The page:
Caught in Emotional Webs
I have a deep fear of spiders. It is my belief that every feature they possess is to instill fear in the human mind. The idea of a spider being near me is uncomfortable, it is nearly impossible for me to sleep when I consider that there is one in my room, watching me. But, I do begrudgingly acknowledge spiders serve a very important role in our ecosystem. So, spiders and I have come to a truce. As long as they eat bugs and don’t get near me, I will tolerate their terrifying presence. In a similar way, some of us look at certain emotions as we do spiders. We live with emotions like sadness, anger, and fear, even though their presence makes us uncomfortable.
Our society tells us that certain feelings are “bad” or inappropriate because we as a culture are uncomfortable dealing with things that aren’t happy. Happiness is easy for our society to understand - it often doesn’t need intervention or aid. For example, when you first greet someone and asks “How are you?” we all know that the appropriate response is “Fine, how are you?” Unless this person is a friend, we don’t actually want to know how the random person or acquaintance we’re greeting actually feels. Because if they actually started pouring out their soul and their lives to us, we wouldn’t really know how to respond. It would make us uncomfortable. We, as a society, expect those emotions that aren’t happiness to be kept locked up inside us, only to be mentioned at appropriate times.
Sometimes even our religion tries to tell us that some emotions are not okay. For example, you can’t be angry, you must forgive all the time, right from the beginning. You shouldn’t be sad about death because death isn’t the end. In some ways, we’ve allowed our own beliefs to tell us that we shouldn’t feel certain things, and that just leads to our detriment, and isn’t in line with God.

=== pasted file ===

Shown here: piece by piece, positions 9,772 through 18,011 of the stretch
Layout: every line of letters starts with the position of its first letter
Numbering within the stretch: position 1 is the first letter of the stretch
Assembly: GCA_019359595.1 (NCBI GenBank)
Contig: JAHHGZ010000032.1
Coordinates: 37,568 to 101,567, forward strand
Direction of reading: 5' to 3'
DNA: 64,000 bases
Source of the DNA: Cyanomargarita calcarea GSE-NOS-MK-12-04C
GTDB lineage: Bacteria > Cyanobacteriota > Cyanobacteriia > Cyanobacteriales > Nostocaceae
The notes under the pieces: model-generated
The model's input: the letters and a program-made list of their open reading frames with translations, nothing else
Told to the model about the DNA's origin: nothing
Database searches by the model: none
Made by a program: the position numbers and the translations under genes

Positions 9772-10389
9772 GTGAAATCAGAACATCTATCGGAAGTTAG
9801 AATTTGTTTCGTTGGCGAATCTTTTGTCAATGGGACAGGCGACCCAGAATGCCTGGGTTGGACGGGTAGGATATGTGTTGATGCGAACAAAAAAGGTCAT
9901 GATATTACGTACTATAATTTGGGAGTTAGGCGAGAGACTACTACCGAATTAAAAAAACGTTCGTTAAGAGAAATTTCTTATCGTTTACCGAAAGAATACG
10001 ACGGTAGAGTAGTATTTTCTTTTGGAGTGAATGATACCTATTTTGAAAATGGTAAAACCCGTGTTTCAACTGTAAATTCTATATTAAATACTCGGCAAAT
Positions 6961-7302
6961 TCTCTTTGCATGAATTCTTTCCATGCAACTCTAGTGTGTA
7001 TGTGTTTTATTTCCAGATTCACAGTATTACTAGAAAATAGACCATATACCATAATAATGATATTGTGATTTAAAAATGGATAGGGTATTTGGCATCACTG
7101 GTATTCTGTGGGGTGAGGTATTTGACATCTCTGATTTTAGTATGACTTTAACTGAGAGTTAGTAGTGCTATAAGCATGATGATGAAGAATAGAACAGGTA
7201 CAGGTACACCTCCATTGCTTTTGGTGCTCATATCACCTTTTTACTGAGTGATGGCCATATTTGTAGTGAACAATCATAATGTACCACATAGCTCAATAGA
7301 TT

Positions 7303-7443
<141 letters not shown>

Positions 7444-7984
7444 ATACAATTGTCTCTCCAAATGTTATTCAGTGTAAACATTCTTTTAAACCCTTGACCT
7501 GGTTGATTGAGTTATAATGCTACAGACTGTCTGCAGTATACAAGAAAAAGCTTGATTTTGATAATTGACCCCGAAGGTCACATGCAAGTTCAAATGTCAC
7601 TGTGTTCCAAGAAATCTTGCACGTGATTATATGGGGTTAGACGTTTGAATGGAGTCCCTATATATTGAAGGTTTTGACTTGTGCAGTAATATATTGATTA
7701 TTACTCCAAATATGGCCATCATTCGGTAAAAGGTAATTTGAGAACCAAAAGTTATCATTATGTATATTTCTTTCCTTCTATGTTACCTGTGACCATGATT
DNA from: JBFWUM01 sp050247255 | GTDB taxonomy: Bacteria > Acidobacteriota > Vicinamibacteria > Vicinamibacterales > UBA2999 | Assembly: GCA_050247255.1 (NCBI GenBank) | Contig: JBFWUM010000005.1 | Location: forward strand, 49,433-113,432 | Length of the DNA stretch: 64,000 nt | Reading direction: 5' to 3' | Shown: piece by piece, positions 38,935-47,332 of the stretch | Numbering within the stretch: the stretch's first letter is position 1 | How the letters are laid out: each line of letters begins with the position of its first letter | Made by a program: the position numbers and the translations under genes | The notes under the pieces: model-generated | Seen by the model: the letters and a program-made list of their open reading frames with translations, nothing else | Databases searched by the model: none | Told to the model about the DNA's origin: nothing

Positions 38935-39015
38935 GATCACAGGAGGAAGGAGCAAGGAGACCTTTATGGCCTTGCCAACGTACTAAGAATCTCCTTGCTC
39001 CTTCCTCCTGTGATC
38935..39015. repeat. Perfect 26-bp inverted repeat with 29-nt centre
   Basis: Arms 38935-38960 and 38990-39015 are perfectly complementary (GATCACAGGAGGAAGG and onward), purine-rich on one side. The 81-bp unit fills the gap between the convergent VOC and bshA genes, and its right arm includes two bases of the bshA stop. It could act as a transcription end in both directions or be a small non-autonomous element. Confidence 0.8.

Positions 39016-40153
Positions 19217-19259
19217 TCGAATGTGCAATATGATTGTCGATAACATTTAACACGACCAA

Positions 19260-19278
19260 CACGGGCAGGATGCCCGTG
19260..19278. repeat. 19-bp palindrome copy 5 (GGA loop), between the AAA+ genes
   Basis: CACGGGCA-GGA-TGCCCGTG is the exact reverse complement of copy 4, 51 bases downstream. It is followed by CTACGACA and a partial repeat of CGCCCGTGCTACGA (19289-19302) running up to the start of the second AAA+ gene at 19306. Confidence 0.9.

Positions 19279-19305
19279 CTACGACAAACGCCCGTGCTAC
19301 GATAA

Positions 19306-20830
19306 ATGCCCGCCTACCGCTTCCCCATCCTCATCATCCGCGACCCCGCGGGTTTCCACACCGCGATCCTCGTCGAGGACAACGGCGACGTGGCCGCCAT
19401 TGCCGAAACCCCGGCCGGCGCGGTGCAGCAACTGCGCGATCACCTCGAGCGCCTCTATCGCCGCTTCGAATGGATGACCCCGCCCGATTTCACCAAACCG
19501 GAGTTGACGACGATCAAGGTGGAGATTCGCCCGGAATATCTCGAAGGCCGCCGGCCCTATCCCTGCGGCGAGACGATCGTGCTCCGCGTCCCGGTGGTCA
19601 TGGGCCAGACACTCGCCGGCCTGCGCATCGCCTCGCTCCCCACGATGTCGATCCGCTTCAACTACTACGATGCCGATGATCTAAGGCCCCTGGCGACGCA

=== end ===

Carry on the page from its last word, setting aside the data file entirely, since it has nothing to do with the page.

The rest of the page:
Humans are not meant to compartmentalize feelings, and experiencing emotions are not bad things. If we believe that God created us and saw us as good, then the things we feel can’t be bad. Even in the Bible, we see God feeling anger and sadness when people turn away from what is right. You could say that feeling emotions is a natural part of life.
There is an idea that all of our personalities are based off of God. As we grow, mature and reflect on ourselves, we become closer to the people God originally imagined we would be. Jesus is often looked to as the ideal emotional human. Jesus doesn’t walk through life as a feelingless being - like an uncaring god.
Jesus loves his disciples to the point of calling them all friends rather than servants, trusting them with his deepest secrets.
Jesus cries over his dear friend Lazarus after he died, regretting he couldn’t be there to see him before his friend’s death.
He’s afraid of crucifixion and begs for God to pass the job from him, hoping that in some way, God’s will might be done without his death.
He even gets angry at the money changers in the Temple, knowing they are using God’s laws to make a profit.
Jesus feels. But he is self-reflective and empathetic. He shows that while God intends for us to feel, he doesn’t let those emotions control him or use them for evil deeds. W
e should follow in Jesus’ footsteps, allowing ourselves to be with our emotions that we hide from ourselves.